Creative ways to fight global warming in Ecuador
Benitez, who works at the Environmental Economics and Natural Resources Group in Wageningen, is convinced of this. "The problem of carbon emissions in Ecuador is small if you compare it with large countries like the US, the former Soviet Union, Germany and Brazil. But Ecuador should be seen as a typical tropical country facing rapidly changing land-use dynamics, which lead to rising atmospheric carbon dioxide levels. For example, the rate of deforestation in Ecuador is about 1.2% per year and this is comparable with 1.2% in Indonesia and 0.4% in Brazil." As trees are felled and harvested, carbon returns to the atmosphere in the form of carbon dioxide, where it will enhance the greenhouse effect.
"The emissions caused by deforestation occur both in West Ecuador, part of the Choco region, and in East Ecuador in the Amazon basin," says Benitez. Before he came to Wageningen he worked in carbon sequestration projects in the West of Ecuador, where forests have been planted in order to function as a carbon sink. "In Ecuador they have planted already 20,000 hectares of forests. But in order to evaluate the real success of these projects, we have to wait and see whether the carbon remains stored in these forests for at least some decades."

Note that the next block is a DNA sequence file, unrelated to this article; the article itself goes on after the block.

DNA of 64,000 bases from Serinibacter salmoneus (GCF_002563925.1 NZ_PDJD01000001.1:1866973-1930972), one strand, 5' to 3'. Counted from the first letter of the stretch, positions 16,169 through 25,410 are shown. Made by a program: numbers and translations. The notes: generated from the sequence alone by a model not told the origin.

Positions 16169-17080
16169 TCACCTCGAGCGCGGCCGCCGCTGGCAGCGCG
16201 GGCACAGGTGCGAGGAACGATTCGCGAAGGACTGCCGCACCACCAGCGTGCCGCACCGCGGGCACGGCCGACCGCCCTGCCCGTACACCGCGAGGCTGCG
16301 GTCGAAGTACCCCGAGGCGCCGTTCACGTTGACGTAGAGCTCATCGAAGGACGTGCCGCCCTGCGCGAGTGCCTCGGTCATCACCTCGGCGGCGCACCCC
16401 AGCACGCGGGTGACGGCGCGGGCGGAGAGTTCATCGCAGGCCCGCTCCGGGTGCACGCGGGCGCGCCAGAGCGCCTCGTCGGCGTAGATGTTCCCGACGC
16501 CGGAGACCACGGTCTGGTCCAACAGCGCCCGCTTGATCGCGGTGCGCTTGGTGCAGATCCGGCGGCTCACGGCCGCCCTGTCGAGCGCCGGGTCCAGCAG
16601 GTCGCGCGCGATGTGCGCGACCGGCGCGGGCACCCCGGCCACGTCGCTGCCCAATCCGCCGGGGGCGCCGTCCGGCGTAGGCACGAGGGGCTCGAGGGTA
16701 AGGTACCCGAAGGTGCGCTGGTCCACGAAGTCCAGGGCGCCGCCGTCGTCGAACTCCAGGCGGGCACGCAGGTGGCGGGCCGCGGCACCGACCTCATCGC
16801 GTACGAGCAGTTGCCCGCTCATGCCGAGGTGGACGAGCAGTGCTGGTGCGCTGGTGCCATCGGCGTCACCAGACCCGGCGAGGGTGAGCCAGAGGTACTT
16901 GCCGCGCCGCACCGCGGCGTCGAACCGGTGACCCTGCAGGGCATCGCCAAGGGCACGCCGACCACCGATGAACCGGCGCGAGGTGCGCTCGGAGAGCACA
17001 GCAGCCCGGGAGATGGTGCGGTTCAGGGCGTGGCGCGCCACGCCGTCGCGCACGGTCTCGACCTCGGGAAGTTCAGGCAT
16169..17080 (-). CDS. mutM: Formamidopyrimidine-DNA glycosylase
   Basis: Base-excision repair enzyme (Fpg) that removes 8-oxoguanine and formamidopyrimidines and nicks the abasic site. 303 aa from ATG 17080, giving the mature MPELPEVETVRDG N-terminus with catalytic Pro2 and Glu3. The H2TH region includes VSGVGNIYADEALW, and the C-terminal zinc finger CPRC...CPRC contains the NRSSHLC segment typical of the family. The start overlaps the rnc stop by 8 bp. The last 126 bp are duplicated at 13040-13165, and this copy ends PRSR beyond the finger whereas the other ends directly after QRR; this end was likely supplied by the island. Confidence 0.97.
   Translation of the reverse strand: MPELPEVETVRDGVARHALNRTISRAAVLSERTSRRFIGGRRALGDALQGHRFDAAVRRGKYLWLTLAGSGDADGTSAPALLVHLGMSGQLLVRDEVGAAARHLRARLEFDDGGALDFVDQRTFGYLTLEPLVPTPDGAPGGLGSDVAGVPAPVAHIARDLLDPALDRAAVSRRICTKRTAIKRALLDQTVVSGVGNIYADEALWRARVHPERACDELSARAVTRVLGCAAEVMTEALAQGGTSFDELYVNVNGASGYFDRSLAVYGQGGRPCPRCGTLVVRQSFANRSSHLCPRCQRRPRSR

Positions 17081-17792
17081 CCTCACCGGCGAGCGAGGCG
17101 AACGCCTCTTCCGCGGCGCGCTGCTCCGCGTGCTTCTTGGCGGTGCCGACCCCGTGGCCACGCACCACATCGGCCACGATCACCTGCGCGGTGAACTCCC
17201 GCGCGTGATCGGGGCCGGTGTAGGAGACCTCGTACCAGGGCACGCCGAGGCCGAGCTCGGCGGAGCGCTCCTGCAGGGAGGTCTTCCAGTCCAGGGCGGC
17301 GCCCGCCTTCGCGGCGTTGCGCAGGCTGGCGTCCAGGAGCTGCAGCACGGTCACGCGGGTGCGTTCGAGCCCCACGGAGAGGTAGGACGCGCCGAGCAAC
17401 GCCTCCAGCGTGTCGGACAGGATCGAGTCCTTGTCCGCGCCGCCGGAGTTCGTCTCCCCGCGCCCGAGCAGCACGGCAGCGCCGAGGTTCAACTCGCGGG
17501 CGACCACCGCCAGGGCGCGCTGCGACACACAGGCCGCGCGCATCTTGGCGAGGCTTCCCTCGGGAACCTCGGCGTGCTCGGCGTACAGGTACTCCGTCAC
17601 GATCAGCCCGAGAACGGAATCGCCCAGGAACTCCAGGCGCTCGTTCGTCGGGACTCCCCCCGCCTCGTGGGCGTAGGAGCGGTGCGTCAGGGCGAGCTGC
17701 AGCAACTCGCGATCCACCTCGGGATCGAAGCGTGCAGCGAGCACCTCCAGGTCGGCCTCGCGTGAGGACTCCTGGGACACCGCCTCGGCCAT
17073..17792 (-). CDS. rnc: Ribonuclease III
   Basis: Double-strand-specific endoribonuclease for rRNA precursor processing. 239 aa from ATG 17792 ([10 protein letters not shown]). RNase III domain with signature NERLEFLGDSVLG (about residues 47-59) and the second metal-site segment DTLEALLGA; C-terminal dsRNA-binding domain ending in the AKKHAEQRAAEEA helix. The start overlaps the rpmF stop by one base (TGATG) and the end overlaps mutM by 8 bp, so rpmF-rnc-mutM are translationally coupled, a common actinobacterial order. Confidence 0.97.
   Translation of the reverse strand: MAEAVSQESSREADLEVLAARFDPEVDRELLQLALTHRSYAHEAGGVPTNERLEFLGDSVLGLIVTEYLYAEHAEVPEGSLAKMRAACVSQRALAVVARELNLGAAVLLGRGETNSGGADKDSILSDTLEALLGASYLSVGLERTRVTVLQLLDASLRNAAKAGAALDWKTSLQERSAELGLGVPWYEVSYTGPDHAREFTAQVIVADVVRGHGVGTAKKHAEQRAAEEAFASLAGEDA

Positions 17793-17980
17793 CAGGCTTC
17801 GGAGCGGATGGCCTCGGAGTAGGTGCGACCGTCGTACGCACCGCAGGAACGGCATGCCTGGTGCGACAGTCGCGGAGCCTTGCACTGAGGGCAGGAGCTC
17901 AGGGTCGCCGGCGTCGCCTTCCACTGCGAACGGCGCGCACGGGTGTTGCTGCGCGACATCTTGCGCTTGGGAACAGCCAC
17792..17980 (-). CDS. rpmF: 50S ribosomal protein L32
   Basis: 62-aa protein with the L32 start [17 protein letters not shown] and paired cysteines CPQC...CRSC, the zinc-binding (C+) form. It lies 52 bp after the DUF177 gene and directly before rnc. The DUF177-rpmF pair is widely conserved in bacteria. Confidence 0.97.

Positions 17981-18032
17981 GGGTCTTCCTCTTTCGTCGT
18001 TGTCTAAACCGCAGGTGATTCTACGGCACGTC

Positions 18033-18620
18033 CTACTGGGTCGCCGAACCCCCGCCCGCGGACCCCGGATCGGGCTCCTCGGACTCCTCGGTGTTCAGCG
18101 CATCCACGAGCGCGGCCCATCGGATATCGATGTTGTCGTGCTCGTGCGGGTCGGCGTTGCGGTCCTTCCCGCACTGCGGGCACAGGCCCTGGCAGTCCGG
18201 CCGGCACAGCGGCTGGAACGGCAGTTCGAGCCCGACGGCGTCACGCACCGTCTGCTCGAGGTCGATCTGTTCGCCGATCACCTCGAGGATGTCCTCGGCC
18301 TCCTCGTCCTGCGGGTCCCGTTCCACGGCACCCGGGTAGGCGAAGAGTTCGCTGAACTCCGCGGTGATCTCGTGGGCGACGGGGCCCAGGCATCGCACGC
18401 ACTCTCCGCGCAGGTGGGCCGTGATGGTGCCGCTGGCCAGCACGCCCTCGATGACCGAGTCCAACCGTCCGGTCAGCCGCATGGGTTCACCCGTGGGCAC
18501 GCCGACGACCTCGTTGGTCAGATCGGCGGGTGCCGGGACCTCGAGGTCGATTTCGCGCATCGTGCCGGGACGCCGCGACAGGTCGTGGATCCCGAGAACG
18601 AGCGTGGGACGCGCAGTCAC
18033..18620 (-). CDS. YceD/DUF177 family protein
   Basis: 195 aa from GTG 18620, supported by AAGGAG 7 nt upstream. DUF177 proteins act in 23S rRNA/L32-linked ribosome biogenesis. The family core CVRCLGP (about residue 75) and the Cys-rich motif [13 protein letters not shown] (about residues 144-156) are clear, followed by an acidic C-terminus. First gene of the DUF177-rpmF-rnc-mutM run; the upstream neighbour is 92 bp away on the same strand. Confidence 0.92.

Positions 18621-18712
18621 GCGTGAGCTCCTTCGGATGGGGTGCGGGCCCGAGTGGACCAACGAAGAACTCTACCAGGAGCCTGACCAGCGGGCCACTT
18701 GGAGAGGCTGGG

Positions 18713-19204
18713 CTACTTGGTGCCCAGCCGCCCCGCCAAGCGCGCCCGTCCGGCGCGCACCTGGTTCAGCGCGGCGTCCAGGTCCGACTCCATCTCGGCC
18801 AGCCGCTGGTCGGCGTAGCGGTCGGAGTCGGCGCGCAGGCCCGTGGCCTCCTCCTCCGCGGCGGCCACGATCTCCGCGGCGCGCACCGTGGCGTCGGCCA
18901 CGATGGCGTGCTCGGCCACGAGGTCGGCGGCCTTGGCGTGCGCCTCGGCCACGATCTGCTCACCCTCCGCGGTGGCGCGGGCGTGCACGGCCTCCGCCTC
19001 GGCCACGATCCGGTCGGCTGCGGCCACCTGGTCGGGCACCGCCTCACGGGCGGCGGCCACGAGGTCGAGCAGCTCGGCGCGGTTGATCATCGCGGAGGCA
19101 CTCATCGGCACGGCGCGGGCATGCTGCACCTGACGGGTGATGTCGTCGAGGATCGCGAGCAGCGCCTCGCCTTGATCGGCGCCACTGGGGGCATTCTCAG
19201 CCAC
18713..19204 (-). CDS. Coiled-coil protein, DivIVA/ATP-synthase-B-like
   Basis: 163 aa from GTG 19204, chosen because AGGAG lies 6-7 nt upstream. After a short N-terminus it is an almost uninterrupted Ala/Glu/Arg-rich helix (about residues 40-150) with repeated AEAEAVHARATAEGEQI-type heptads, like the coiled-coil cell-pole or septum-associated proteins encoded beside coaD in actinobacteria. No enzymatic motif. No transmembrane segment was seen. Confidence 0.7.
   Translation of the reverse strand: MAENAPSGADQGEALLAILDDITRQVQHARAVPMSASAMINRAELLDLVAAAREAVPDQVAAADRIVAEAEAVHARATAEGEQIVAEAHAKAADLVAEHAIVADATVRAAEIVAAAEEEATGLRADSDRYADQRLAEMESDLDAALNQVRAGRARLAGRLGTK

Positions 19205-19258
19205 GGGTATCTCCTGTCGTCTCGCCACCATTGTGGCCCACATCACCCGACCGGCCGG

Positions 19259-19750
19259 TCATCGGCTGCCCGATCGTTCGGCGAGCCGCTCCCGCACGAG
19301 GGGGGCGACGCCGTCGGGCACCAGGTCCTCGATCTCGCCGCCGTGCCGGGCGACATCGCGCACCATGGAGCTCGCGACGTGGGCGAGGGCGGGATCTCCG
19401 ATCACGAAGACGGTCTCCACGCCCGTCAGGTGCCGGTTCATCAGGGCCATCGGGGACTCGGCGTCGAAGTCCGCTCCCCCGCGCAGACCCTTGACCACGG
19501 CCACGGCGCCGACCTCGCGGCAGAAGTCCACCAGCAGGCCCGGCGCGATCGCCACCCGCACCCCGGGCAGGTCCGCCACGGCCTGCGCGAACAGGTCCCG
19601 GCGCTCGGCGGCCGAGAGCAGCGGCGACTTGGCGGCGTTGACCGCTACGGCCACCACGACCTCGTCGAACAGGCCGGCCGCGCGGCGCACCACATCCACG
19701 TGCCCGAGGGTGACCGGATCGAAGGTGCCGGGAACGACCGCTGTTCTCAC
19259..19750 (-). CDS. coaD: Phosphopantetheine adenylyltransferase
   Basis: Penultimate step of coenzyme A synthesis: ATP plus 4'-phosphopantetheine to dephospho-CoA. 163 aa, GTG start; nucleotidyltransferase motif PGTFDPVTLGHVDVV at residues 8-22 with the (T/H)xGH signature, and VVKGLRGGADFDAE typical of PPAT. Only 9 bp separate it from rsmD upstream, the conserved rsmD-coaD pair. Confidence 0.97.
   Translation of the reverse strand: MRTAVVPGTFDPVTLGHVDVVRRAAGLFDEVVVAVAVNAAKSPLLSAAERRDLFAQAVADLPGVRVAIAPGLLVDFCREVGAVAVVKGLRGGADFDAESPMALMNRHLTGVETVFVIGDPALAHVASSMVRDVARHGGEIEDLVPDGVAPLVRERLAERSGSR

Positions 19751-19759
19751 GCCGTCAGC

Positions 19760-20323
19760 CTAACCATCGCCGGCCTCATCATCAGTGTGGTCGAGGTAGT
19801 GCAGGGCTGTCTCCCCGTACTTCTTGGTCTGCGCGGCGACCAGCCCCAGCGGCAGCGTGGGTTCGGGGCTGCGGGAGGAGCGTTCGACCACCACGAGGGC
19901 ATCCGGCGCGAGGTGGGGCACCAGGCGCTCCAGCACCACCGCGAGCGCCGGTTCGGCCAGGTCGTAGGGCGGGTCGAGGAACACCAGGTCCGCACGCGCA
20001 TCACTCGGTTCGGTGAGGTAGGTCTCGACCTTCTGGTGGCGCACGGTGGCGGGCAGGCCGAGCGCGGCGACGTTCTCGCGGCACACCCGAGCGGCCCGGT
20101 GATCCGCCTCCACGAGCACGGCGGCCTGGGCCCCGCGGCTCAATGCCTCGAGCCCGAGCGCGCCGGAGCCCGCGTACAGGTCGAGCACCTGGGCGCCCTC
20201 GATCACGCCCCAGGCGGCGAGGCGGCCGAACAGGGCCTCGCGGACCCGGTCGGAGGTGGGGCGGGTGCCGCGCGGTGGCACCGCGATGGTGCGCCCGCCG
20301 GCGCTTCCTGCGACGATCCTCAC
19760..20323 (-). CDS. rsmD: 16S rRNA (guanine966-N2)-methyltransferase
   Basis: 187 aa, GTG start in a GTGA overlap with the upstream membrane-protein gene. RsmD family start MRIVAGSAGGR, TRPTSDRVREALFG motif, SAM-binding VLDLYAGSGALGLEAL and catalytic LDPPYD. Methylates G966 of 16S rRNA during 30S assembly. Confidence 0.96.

Benitez sees trouble ahead: he thinks tree growth and carbon uptake in the coming years are difficult to predict due to the risk of catastrophic events such as fire and pests in Ecuador. "These risks will increase with global warming."
If the carbon sequestration projects do not turn out to be viable, Ecuador has many other ways to fight global warming and at the same time cut energy costs, says Benitez. "Options include improving the energy efficiency of industry, collecting methane emissions in landfills, or upgrading the public transport system."